INDIANAPOLIS, IN.- The Indianapolis Museum of Art
announced that it has hired Dr. Gregory Dale Smith as the Senior Conservation Scientist to lead the new Conservation Science Laboratory at the IMA. The position was established through a grant from the Andrew W. Mellon Foundation. This grant, which must be matched by $1.5 million within three years, will enable the IMA to establish a state-of-the-art conservation science laboratory under the leadership of Smith.
In October 2008, the IMA announced plans to build a Conservation Science Laboratory to complement its existing expertise in the care and treatment of works in its collection. The Conservation Science Laboratory will also augment the IMAs potential as a resource for training and professional development by helping the IMA to foster partnerships with universities and corporations involved in central Indianas growing role as a hub of the life sciences industry, as well as establishing scientific research and art conservation collaborations with major museums worldwide.
We are thrilled that Greg is joining the IMA to lead this important conservation science initiative. With many new, previously unstudied materials being used by artists and designers today, we believe that the IMA can contribute to significant advancements in the field that will help museums preserve cultural heritage for centuries to come, said Dr. Maxwell L. Anderson, The Melvin & Bren Simon Director and CEO of the IMA. With Gregs unique research background, and his already notable contributions to conservation science, we are confident we have found the best person to lead this endeavor.
When he assumes his position on December 28, 2009, Smith will lead the IMA team in establishing a comprehensive plan for outfitting the laboratory with scientific equipment funded through a previously announced grant of $2.6 million provided by Lilly Endowment, Inc. Longerterm goals include hiring a second scientist and implementing a fellowship program. Smith currently serves as the Andrew W. Mellon Assistant Professor of Conservation Science at Buffalo State College, one of only three graduate programs for comprehensive art conservation training in the United States.
The inclusion of this state-of-the-art science laboratory within the IMAs world renowned conservation facility will allow the museum to understand better its wide-ranging collections and improve its stewardship of the artwork and objects. I am excited by the opportunity to lead this new science initiative and to initiate a research program to investigate innovative methods and new materials for conserving works of art, said Dr. Greg Smith.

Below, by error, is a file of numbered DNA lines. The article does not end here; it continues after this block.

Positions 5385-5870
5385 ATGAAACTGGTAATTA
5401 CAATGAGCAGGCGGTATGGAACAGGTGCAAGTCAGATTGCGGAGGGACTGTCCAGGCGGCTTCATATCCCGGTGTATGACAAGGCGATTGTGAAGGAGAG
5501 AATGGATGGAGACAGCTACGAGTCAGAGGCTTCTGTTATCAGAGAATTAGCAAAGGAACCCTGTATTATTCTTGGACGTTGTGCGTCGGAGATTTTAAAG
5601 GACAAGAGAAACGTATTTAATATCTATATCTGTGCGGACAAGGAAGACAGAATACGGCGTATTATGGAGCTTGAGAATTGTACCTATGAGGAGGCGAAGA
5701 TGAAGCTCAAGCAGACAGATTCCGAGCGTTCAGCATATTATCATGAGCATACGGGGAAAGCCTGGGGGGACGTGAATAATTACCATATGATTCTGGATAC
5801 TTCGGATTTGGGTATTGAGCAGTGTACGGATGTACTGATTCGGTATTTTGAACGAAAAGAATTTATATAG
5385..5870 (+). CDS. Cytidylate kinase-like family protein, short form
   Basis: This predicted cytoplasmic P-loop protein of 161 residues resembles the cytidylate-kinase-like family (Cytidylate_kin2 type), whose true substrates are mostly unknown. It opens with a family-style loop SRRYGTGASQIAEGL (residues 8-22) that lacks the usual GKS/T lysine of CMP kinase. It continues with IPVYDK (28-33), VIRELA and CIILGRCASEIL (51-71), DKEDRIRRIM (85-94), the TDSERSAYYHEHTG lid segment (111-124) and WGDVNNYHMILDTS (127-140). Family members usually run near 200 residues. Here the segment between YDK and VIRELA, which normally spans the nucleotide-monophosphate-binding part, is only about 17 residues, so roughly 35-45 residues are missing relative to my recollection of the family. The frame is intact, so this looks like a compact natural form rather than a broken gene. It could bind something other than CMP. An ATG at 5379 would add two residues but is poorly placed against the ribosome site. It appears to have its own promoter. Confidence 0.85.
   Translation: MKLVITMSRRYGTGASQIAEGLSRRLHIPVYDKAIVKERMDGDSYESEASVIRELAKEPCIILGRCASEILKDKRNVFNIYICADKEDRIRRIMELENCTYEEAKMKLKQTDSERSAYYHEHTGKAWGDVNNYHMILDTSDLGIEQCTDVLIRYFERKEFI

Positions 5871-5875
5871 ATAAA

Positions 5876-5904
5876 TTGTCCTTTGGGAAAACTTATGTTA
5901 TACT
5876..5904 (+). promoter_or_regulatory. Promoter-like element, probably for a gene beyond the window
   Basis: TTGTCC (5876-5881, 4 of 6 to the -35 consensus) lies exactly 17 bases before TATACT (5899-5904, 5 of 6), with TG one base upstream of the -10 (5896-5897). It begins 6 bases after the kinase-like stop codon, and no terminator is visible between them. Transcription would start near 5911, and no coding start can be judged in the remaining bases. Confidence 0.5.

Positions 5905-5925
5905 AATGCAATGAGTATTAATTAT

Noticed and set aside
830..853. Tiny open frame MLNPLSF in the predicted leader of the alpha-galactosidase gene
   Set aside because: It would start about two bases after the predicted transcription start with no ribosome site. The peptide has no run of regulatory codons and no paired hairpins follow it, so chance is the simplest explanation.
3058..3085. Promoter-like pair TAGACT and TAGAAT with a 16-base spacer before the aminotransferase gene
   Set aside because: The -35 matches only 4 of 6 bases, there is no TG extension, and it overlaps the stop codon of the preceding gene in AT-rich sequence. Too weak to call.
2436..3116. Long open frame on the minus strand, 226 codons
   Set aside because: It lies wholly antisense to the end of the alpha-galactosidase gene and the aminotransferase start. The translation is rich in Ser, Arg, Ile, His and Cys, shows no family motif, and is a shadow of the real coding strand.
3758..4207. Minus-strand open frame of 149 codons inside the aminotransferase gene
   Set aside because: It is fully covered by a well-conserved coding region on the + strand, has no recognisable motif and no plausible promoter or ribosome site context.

The IMAs newly expanded conservation resources will support research and publication by museum conservators, scientists and curators to continue to build the IMAs reputation as an industry leader in the fields of conservation, collections care and art history. Once equipped and fully staffed, the IMAs lab will join an esteemed group of science labs at other leading arts institutions in the United States: the National Gallery of Art, the Metropolitan Museum of Art, the Harvard Art Museum, the Art Institute of Chicago and the Getty Conservation Institute.
Gregory Dale Smith, Ph.D.
Smith previously served as the Andrew W. Mellon Assistant Professor of Conservation Science at Buffalo State College, one of only three graduate programs for comprehensive art conservation training in the United States. He holds a Ph.D. in physical/analytical chemistry from Duke University and has completed postdoctoral research at the National Gallery of Art in Washington, D.C.; the National Synchrotron Light Source at Brookhaven National Laboratory in New York, and at University College London.
Smiths research interests include studying condition issues affecting modern polymers used in art, pigment degradation processes, and the development and testing of innovative conservation treatments. He is a member of a working group participating in a large-scale, longterm collaboration with Tate (London) and the Getty Conservation Institute (Los Angeles) on the analysis of modern artists materials. Smiths academic and professional career is distinguished consistently throughout with honors and awards, including a Marshall Scholarship to study in Britain, National Science Foundation Research Fellowships, and a Barry M. Goldwater Science Scholarship. He also has performed five seasons of archaeological fieldwork and archaeometry in Galilee, Israel serving as field chemist and field supervisor with the Sepphoris Regional Project, Sepphoris Acropolis Excavation, and the Cana of the Galilee Project.
Smith has authored numerous articles for journals in the fields of chemistry and conservation and is a highly sought-after lecturer for symposia in the field of art conservation. He is a Professional Associate of the American Institute for Conservation (AIC), a member of the AIC Education and Training Committee, and the Chair of the AIC Research & Technical Studies Specialty Group.